First Peoples in Victoria are strong and self-determining — key initiatives

This objective focuses on improving outcomes and services for First Peoples through prioritising actions to enable self-determination, including advancing treaty, protecting and promoting cultural rights and conducting a truth telling process. It addresses trauma and supports healing; addresses racism established through colonisation; and provides culturally safe systems and services. It also transfers power and resources to communities.

DPC’s outcomes on the following key initiatives helped us achieve the ‘First Peoples in Victoria are strong and self-determining’ strategic objective.

Advance Aboriginal self-determination in line with the commitments made in the Victorian Aboriginal Affairs Framework 2018–2023 and the Victorian Closing the Gap Implementation Plan 2021–2023

Throughout 2021–22 DPC has continued to progress whole of government self-determination reform in line with the VAAF and the Victorian Closing the Gap Implementation Plan 2021–2023.

DPC undertook extensive engagement with departments and the Aboriginal sector to develop the Victorian Government Aboriginal Affairs Report 2021, an important accountability mechanism that measures whole of government progress to improve outcomes for and with First Peoples. The delivery and tabling of the 2021 Aboriginal Affairs Report was postponed, relieving pressure on departments due to the impacts of the COVID-19 pandemic and is expected to be tabled in parliament in September 2022. It incorporates reporting against the VAAF, the Self-Determination Reform Framework and, for the first time, the Closing the Gap Implementation Plan. DPC has also established a VAAF Data Dashboard, which will be updated following the tabling of the Aboriginal Affairs Report to promote community access to local data.

DPC also supported the establishment of the new Closing the Gap Partnership Forum in early 2022. The Partnership Forum consists of 13 representative Aboriginal community-controlled organisations elected to represent their sector, nominated delegates from Aboriginal Governance Forums and senior departmental executives.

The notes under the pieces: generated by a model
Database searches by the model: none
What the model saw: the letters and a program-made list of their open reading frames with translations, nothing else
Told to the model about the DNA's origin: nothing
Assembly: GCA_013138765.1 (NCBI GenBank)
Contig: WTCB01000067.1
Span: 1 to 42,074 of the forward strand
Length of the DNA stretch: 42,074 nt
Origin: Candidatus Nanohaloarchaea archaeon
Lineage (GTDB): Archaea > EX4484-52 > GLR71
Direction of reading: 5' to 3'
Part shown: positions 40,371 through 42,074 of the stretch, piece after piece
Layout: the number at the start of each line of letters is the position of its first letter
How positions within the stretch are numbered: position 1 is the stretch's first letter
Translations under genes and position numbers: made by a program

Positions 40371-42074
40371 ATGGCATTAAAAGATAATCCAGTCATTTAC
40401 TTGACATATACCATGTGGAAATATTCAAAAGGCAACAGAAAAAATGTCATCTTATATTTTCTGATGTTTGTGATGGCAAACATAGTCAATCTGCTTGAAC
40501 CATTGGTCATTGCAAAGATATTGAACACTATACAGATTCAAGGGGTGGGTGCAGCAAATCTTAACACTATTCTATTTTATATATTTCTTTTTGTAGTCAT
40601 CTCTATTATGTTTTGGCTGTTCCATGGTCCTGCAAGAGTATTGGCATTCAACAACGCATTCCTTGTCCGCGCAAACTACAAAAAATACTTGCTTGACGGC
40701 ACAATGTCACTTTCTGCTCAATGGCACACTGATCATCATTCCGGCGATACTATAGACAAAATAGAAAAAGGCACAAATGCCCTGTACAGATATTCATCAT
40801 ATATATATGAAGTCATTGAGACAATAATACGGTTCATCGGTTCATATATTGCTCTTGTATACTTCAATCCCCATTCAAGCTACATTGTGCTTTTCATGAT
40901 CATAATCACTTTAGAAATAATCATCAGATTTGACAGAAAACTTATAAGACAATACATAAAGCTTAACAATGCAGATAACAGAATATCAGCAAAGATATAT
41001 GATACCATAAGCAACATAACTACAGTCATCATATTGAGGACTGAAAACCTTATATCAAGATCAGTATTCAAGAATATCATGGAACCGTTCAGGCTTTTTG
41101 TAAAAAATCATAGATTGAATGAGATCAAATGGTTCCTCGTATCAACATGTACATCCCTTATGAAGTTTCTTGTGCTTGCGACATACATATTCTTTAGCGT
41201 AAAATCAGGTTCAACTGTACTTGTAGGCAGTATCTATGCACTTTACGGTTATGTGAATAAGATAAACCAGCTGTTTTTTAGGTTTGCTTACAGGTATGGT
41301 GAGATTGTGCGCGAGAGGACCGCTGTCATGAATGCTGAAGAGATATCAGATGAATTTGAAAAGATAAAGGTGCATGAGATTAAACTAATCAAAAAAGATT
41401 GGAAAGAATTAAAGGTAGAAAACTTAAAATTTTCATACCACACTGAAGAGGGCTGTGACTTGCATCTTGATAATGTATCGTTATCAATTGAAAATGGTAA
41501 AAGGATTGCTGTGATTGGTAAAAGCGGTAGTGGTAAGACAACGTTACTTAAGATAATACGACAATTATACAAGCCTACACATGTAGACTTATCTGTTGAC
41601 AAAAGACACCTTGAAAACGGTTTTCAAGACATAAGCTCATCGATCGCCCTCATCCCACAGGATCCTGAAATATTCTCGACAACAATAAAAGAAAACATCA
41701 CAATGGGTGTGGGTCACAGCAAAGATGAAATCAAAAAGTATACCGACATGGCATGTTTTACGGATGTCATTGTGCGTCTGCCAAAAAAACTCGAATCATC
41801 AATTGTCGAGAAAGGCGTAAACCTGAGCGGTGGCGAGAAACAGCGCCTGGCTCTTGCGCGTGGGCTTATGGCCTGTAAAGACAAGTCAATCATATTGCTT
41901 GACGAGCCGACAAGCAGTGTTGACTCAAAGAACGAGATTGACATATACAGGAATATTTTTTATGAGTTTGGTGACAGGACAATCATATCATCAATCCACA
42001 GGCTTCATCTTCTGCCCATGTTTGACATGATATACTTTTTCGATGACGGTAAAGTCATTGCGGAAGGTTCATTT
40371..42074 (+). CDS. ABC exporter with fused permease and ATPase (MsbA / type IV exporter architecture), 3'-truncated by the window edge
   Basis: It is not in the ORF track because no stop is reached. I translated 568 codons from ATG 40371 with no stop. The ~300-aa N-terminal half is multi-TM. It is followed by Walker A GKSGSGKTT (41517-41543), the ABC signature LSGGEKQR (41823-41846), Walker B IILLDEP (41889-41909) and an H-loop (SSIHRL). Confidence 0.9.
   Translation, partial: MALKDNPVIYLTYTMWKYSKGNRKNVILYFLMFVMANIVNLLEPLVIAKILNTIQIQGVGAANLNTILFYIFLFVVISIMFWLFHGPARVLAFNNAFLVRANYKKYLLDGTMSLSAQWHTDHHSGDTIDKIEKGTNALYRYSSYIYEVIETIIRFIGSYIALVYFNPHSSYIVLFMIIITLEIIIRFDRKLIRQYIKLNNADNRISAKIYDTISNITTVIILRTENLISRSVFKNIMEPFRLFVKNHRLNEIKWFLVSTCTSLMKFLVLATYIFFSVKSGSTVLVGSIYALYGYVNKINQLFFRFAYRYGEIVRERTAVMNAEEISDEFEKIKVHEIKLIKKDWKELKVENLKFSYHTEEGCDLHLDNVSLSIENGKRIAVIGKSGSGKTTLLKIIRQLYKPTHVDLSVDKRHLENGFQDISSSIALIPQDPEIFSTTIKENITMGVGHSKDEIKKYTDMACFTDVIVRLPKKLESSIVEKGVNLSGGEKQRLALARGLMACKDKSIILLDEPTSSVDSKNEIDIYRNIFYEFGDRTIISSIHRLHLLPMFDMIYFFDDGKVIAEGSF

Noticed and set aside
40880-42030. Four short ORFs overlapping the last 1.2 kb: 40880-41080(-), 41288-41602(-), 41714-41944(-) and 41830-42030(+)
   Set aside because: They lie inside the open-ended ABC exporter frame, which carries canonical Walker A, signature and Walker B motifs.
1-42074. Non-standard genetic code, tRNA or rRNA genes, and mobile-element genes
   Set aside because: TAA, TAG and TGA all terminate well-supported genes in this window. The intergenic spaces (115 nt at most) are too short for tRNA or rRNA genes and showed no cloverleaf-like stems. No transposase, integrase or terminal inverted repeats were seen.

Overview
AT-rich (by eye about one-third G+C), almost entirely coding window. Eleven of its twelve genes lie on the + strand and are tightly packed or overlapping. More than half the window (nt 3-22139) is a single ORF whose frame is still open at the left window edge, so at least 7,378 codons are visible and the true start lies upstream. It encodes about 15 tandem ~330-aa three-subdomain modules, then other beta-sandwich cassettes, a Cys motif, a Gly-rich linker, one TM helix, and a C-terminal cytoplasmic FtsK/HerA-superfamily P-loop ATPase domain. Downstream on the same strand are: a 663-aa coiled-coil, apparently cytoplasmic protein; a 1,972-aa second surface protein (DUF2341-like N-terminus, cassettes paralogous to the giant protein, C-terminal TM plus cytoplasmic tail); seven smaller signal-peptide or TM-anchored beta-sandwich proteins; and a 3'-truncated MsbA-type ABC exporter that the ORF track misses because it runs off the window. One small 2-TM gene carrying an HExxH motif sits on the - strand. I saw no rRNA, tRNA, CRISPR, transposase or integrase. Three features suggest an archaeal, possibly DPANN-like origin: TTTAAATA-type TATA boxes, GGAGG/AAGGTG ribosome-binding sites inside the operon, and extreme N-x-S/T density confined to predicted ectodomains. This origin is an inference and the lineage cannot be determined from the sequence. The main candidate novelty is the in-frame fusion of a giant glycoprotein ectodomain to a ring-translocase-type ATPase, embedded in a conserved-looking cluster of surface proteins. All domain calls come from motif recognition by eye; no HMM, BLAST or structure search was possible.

Progress the Victorian Government’s negotiation of the treaty process with the First Peoples’ Assembly of Victoria, in line with the Advancing the Treaty Process with Aboriginal Victorians Act 2018

In 2021–22 DPC continued to lead negotiations with the First Peoples’ Assembly of Victoria and drive whole of government reform to progress the government’s commitment to treaty including:

  • executing the historic Treaty Authority Agreement and introducing the Treaty Authority Bill to parliament in early June 2022. The Treaty Authority will act as the ‘independent umpire’ for the treaty process and is innovative and unique to Victoria’s treaty process. Its design has been led by the Assembly, who have consulted across community to determine the most appropriate model to support a fair and effective treaty negotiation process
  • negotiating features of a Treaty Negotiation Framework and a Self-Determination Fund with the Assembly, which are required before Victoria can move to the next phase of the treaty process and begin negotiations on a treaty or treaties between the government and Aboriginal negotiating parties
  • leading work across the Victorian Government to inform the State’s position in negotiating treaty elements and support institutional change required as part of the treaty process, including through coordinating a Treaty Interdepartmental Committee. The committee is an interdepartmental working-level network of Treaty Coordinators, delivering 25 presentations on treaty and rolling out Treaty Microcertifications from the University of Melbourne across the VPS
  • preparing the Treaty Annual Report as required under the Advancing the Treaty Process with Aboriginal Victorians Act. The report outlines the work of the State in advancing the treaty process, ensuring the government is transparent in its work to advance treaty in Victoria.

Lead the whole of Victorian Government response to the historic Yoorrook Justice Commission, the first ever truth-telling inquiry into the historical and ongoing systemic injustices committed against Aboriginal Victorians since colonisation

Since May 2021 the Yoorrook Justice Commission has been investigating historical and ongoing injustices perpetrated against First Peoples since colonisation by State and non-State entities, across all areas of social, political and economic life. Yoorrook is the Wemba Wemba / Wamba Wamba word for ‘truth’.

In 2021–22 DPC played a central role in coordinating the whole of government response to and engagement with the Yoorrook Justice Commission. DPC progressed key activities to fulfil its role in meeting the State’s commitment to genuine, transparent and proactive engagement with the commission including:

  • establishing and coordinating an interdepartmental committee, a whole of government working group and the DPC Yoorrook Justice Commission Response Network to provide governance oversight
  • developing and implementing a suite of processes, policies and guidance to support the State and DPC’s response to the commission
  • coordinating the State’s and DPC’s response to Notices to Produce issued by the commission under the Inquiries Act 2014 and supporting the Minister for Treaty and First Peoples in her appearance before the commission
  • coordinating the tabling of the commission’s Interim Report in parliament.

Drive and support strong cultural heritage management and protection including supporting Traditional Owners and the Victorian Aboriginal Heritage Council and acquitting DPC’s statutory functions

DPC has ongoing responsibilities working with First Peoples to protect and manage Victoria’s Aboriginal cultural heritage.